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Opera Parallèle will return to Yerba Buena Center for the Arts next month

Screen shot from a video of a production of Weill's "scenic cantata" at Bennington College
Screen shot from a video of a production of Weill's "scenic cantata" at Bennington College
from The Bennington Blog

In what has come to be an annual event, Opera Parallèle will return next month to the Lam Research Theater at the Yerba Buena Center for the Arts (YBCA) for a full-length production. This season that event will be a double bill of two highly provocative short works by the composers Kurt Weill and Francis Poulenc. Both involve musical settings of texts that were particularly outrageous for the times in which they were written.

Weill described his Mahagonny-Songspiel as a “small-scale ‘scenic cantata,’” inspired by the five Mahagonny Songs that Bertolt Brecht had published in his poetry collection Devotions for the Home (Hauspostille) in 1927. Two of those poems were written in English by Brecht’s colleague, Elisabeth Hauptmann (but published under his name), which may explain the bilingual synthesis of German and English in the cantata’s title. Brecht directed a staged version of this cantata when it was first performed at a festival of new German chamber music in Baden-Baden on July 17, 1927. Both the music and the narrative would subsequently expand into a full-length three-act opera, Rise and Fall of the City of Mahagonny. Brecht had his production performed in a boxing ring in front of background projections with strong connotations of a setting in a brutally violent and gangster-ridden America. (One of the English-language poems is entitled “Alabama Song.”)

Poulenc’s two-act opera, Les mamelles de Tirésias, was based on a play of the same name by Guillaume Apollinaire, written in 1903 but not performed until 1917. Poulenc began work on it, however, in 1939; and it was not completed until 1944. The surreal narrative is not easy to summarize, but the plot amounts to a bizarre examination of sexuality in a highly industrialized age. (The second act begins as the husband of the plot gives birth to 40,049 babies through his mastery of industrial manufacturing methods.)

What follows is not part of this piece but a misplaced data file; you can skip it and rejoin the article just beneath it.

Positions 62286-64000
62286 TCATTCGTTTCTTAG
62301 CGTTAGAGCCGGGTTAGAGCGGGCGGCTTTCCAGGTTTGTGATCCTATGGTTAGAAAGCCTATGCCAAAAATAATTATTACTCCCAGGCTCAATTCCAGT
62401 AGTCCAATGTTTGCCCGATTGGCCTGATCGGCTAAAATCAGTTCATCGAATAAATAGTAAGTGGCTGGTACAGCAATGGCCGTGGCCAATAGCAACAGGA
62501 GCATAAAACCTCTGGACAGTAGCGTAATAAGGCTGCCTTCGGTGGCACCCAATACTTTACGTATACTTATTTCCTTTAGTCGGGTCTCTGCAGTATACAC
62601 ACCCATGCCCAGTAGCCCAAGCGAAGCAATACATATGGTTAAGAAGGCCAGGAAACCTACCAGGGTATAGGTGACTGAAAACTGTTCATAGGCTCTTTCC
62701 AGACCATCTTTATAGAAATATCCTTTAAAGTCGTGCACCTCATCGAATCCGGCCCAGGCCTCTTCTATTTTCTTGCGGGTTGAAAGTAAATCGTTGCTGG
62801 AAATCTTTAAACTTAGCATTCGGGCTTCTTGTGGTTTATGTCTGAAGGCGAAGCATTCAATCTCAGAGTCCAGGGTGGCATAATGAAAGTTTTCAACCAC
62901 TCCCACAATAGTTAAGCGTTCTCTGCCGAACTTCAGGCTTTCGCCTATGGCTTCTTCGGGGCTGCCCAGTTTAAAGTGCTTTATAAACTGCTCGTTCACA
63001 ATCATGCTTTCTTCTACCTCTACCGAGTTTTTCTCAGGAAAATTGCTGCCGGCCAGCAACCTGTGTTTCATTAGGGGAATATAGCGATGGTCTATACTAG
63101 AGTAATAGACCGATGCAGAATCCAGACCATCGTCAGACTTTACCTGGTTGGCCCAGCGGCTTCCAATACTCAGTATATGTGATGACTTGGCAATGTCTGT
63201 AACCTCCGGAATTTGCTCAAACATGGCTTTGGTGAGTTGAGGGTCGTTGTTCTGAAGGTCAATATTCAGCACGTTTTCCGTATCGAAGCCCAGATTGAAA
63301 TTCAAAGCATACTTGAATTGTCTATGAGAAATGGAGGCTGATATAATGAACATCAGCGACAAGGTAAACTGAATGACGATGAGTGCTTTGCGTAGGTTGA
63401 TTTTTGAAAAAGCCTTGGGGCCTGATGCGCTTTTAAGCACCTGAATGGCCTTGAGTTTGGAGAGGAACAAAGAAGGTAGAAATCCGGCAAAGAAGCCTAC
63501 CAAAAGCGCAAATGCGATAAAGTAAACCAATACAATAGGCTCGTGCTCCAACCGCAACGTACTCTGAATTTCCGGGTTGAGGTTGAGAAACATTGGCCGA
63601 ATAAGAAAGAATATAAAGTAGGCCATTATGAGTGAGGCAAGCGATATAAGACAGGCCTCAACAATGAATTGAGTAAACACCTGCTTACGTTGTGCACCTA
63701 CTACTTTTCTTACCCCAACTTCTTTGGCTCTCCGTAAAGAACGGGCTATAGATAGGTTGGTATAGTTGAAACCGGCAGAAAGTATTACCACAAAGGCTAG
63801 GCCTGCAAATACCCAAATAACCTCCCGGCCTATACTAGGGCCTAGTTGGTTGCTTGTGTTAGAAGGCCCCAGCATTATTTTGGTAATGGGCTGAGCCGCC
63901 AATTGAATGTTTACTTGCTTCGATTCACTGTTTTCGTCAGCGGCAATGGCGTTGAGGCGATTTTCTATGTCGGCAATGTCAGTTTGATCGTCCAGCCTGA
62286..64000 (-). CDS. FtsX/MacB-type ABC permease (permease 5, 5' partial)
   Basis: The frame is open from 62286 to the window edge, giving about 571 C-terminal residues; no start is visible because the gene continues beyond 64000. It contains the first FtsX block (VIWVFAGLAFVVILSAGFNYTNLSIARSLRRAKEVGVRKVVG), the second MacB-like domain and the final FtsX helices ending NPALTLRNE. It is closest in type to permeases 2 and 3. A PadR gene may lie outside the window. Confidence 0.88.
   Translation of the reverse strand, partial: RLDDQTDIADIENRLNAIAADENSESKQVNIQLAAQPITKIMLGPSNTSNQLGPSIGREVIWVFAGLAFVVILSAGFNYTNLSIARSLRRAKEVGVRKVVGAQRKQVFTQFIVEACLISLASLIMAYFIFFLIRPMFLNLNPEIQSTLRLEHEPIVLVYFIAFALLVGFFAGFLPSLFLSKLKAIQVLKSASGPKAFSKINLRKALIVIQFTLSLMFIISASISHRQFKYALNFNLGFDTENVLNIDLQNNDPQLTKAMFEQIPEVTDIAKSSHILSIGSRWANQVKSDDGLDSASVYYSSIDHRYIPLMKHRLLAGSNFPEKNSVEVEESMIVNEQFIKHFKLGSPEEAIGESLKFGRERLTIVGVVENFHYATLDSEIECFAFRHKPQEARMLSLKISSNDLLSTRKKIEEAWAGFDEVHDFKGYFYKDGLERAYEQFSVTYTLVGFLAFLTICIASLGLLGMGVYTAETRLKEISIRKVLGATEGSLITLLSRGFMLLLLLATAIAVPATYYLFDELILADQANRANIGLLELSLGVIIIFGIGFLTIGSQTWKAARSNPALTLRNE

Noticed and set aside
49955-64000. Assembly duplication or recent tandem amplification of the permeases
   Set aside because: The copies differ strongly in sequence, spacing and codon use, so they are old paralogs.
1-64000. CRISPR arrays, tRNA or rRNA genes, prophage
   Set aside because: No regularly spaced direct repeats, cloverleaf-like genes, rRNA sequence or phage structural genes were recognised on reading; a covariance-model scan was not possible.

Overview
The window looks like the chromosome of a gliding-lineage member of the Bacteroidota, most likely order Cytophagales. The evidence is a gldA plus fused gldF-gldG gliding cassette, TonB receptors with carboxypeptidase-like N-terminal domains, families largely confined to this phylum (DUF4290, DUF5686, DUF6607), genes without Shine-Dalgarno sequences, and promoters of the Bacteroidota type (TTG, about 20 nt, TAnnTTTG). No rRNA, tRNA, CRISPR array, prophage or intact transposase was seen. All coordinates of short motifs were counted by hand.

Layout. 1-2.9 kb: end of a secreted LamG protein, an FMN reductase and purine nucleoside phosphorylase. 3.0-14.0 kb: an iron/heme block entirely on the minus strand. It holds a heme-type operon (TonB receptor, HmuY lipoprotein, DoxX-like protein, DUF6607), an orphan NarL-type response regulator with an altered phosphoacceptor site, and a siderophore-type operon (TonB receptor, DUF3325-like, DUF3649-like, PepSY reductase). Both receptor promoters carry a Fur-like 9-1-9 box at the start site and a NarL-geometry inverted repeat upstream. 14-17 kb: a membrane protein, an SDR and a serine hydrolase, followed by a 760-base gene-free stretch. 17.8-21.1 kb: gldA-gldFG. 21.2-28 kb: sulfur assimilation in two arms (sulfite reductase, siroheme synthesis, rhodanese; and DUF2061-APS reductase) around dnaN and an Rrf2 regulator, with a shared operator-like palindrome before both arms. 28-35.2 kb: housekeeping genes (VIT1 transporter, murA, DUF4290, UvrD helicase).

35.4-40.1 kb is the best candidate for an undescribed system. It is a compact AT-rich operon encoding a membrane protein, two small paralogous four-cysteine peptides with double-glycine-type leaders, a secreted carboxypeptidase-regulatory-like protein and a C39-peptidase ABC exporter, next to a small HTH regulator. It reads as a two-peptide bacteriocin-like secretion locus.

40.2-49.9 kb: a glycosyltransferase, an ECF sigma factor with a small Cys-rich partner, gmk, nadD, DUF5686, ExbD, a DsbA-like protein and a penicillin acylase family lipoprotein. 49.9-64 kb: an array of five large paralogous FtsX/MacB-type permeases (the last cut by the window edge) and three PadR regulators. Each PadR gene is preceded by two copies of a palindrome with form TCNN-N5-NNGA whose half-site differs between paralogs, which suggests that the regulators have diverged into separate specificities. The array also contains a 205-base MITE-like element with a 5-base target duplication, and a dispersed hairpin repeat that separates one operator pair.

There will be three performances of this production in the YBCA Lam Research Theater, two at 8 p.m. on Friday, April 25, and Saturday, April 26, and a 2 p.m. matinee performance on Sunday, April 27. Tickets are priced from $30 to $90 and are now on sale through YBCA. They can be purchased in person at the box office located inside the YBCA Galleries and Forum Building at 701 Mission Street, on the southwest corner of Third Street, over the phone at 415-978-2787 (ARTS), or online through the event page for this production on the YBCA Web site. YBCA members and students are eligible for a 10% discount on ticket purchases.

These performances will be preceded by three preview events:

  1. On April 9 Artistic Director and Conductor Nicole Paiement and Concept Designer Brian Staufenbiel will give an informal lecture about both operas. Musical excerpts will be performed by members of the case. This event will take place in the Recital Hall of the San Francisco Conservatory of Music. It will begin at 6 p.m.
  2. On April 16 Paiement will give an informal lecture at the Goethe Institut, beginning at 6:30 p.m.
  3. On April 19 there will be an open rehearsal of both operas in the production. Following the rehearsal, the audience will be invited to remain for a Q&A session with Paiement, Staufenbiel, and members of the cast. This will take place at the Town School for Boys at 2750 Jackson Street (the former site of the Exploratorium). It will run from 4 p.m. to 6 p.m.

All three of these events will be free and open to the general public. However, the space for the open rehearsal will be limited. Donors will be able to arrange for pre-reserved seating. The remaining seats will then be available to the general public on a first-come, first-served basis.

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